Hide in this battered crumbling line
Hide in these rude promiscuous graves,
Till one shall make our story shine
In the fierce light it craves.
John Ebenezer Stewart, 1917

Still started out as a commission to mark the centenary of the Battle of the Somme by 14-18 NOW. The organisation tasked with developing a five-years programme of new artworks to mark the centenary of the First World War approached Simon Armitage who eventually came up with the idea of a sequence of poems written in response to aerial or panoramic photographs of the Somme battlefield taken during the First World War. Still was presented as an exhibition combining poems and photographs at the Norfolk & Norwich Festival in May 2016. Now it’s been published as a book.

At the Imperial War Museum in London, Armitage explored the many thousands of aerial and reconnaissance photographs taken for reconnaissance purposes during the battle that provided an unfamiliar perspective on the conflict. Aerial photography was in its infancy at the time, and often involved air crew hanging over the side of the aircraft to operate cumbersome cameras. Some photos were taken from balloons. Either way, it was a dangerous affair hovering above enemy lines, and many paid with their lives.

Armitage was struck by the apparent tranquillity of many of the images:

Map-like images of cratered fields and hieroglyphic trench patterns; dreamlike ‘obliques’ showing landscapes of sepia-toned towns and ghostly villages; panoramas of apparently tranquil meadows and country lanes that disguise more macabre details.

As he explored further, Armitage decided to make the backbone of his project the straight road that runs from the town of Albert to Bapaume. This stretch of twelve miles of road was the heart of one of the most fiercely-fought sectors in the battle of the Somme. (I travelled along that road in 2014, in my own journey through the physical landscapes of the First World War in an attempt to find some meaning in the terrible events that had unfolded there a hundred years before.)

The D929 road from Albert to Bapaume near Thiepval
The D929 road from Albert to Bapaume near Thiepval

The road runs straight as an arrow through a tranquil landscape of haunting beauty: broad, richly cultivated fields stretch to the horizon beneath a big sky, interrupted only by the occasional patch of woodland. A pastoral, a song of soil, cultivation, husbandry; of land that nourishes the farmsteads and villages that nestle here.

Armitage saw that and – recalling that the Albert to Bapaume road is straight because it was originally built by the Romans – found the key that unlocked his poetic response to the 1WW photographs. He thought first of Roman Virgil’s epic poem of war, the Aeneid, before Virgil’s Georgics came to mind: a pastoral suite of poems concerned with cultivation, animal husbandry and the land: ‘the ground beneath our feet that we call our home and country, and the earth which ultimately provides our every nourishment.’

What turns the corn to gold: under which star,
Old friend, should the plough set out, and when
To train the curling vine to the dwarf-elm;
Sound advice for the stockman and shepherd;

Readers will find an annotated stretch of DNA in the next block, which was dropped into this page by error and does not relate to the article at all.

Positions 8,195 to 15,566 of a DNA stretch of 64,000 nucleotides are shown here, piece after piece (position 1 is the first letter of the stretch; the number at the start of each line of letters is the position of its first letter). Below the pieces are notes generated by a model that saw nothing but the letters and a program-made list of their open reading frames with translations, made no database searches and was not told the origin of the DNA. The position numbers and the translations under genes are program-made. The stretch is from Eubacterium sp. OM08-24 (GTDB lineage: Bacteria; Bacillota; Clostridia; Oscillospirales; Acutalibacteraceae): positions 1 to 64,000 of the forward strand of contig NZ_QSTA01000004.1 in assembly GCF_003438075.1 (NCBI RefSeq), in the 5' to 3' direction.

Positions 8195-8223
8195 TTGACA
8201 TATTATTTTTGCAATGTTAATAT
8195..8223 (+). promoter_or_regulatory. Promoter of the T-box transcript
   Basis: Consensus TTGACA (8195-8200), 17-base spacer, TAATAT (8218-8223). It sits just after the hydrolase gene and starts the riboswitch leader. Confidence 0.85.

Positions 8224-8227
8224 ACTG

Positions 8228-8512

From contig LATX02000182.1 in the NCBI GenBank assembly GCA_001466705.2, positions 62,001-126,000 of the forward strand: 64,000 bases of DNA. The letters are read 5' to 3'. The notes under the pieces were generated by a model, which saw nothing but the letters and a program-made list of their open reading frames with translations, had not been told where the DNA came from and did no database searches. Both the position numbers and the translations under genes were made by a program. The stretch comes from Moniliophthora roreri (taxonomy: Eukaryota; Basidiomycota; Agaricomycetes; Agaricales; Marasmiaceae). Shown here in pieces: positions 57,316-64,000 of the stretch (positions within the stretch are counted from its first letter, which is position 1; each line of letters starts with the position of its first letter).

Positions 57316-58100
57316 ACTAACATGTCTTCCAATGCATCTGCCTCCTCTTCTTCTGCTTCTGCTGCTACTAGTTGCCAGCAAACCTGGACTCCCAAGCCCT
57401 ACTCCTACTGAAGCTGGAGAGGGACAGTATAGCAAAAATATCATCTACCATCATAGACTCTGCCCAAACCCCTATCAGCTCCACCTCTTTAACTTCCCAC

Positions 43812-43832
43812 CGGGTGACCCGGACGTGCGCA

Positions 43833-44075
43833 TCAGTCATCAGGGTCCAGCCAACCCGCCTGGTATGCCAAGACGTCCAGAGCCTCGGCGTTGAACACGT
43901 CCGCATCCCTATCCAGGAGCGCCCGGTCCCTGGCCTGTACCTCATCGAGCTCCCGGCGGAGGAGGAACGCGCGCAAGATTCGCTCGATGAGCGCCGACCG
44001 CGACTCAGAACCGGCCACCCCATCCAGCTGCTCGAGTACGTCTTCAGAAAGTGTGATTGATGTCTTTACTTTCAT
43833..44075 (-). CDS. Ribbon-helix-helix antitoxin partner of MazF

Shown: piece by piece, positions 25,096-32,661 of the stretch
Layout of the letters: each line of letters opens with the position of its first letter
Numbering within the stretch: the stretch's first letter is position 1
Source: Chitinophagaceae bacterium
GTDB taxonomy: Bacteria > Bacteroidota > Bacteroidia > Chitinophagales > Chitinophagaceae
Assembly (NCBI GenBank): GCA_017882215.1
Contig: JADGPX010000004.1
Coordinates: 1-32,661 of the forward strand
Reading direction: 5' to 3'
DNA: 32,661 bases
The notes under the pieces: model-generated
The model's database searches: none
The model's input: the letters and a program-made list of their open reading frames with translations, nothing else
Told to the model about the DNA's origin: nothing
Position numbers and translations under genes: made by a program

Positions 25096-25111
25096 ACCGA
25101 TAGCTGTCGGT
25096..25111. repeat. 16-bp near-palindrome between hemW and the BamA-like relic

How best to govern the industrious bees:
These are my themes, the songs I’ll sing.

So, on facing pages throughout the book, Still presents versions by Simon Armitage of excerpts from the original Latin of the Georgics. Some passages appear to comment directly on the content of a particular photo; other responses are more oblique, in Armitage’s phrase, ‘throwing word-shadows onto the landscapes’ on the opposite page.

Whilst some of the double-page spreads work powerfully, Armitage’s re-working of Virgil’s passages of homely advice interacting to great effect with the haunting, almost abstract images caught by the reconnaissance photographers, for me others did not have the same impact. This was not due to any lack on the part of Armitage’s poetry, but more, I think, to a kind of blankness of many of the images of empty landscapes stretching to a distant horizon.

Here is a particularly successful pairing. Opposite an aerial photo taken above the village of Courcelette a few miles south of Bapaume (one of the few kinks in the D929 visible at bottom left) we read this verse by Armitage:

A time will certainly come in these rich vales
When a ploughman slicing open the soil
Will crunch through rusting spears, or strike
A headless iron helmet with his spade,
Or stare, wordless, at the harvest of raw bones
He exhumes from the earth’s unmarked grave.

Aerial photograph of the Somme battlefield around Courcelette village October 1916.
Aerial photograph of the Somme battlefield around Courcelette village October 1916. IWM

I remember the shock of first seeing aerial ‘before and after’ photos of Passchendaele which showed how the village was totally obliterated by shelling, leaving only a pitted, sterile landscape of shell-holes where houses and the church had once stood. In Still there is a comparable one: of Pozieres, a village a mile or so south of Courcelette on the D929. On 17 June 1916, the village is occupied by the Germans but is still a place of old stone houses, barns, little fields, gardens, country lanes, and a small square where people might once have gathered under the trees. A month later, on 16 July, after it has been taken following ferocious British artillery fire, the village has almost been blasted from the face of the earth.